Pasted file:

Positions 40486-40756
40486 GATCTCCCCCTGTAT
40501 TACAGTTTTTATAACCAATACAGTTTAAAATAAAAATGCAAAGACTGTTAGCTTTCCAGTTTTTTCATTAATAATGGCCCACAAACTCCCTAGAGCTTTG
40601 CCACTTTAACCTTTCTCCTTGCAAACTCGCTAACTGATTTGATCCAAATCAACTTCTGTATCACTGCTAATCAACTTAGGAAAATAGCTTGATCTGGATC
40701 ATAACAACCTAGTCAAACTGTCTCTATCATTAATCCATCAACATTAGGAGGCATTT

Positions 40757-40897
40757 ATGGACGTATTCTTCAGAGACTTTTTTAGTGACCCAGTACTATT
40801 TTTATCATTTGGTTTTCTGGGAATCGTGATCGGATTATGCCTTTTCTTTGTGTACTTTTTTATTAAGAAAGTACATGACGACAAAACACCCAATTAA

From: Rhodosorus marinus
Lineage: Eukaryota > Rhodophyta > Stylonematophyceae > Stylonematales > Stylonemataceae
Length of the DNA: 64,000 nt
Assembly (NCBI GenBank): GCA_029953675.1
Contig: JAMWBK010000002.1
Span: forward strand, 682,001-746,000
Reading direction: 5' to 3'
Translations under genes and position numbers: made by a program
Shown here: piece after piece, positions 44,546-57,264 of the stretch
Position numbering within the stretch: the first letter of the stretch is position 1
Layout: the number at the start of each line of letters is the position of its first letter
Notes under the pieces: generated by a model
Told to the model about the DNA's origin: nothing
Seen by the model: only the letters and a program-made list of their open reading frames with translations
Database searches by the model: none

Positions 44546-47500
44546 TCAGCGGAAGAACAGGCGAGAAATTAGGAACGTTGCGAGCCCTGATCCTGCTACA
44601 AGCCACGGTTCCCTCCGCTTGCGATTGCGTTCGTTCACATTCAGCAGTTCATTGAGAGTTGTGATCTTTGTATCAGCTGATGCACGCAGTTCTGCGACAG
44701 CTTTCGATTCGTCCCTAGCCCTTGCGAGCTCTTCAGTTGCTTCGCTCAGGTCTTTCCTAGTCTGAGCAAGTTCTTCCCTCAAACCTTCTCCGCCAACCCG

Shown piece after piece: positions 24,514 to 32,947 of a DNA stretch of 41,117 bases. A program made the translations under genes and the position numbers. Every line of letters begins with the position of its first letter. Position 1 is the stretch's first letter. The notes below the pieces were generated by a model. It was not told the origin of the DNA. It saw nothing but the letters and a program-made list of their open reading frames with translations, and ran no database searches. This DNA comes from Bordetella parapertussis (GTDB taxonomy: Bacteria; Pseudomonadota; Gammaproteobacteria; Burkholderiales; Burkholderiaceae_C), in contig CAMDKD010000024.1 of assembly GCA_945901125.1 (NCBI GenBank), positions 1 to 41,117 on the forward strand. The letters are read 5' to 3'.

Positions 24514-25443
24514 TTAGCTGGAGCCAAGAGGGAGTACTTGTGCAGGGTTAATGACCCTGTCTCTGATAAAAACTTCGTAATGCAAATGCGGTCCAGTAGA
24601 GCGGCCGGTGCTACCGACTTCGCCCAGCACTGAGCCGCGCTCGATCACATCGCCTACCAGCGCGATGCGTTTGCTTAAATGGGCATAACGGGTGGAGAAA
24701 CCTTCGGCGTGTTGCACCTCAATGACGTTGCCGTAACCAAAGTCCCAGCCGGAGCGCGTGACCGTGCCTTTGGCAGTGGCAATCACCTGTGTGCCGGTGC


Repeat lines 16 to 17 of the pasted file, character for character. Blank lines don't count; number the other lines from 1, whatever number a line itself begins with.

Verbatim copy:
Translations under genes and position numbers: made by a program
Shown here: piece after piece, positions 44,546-57,264 of the stretch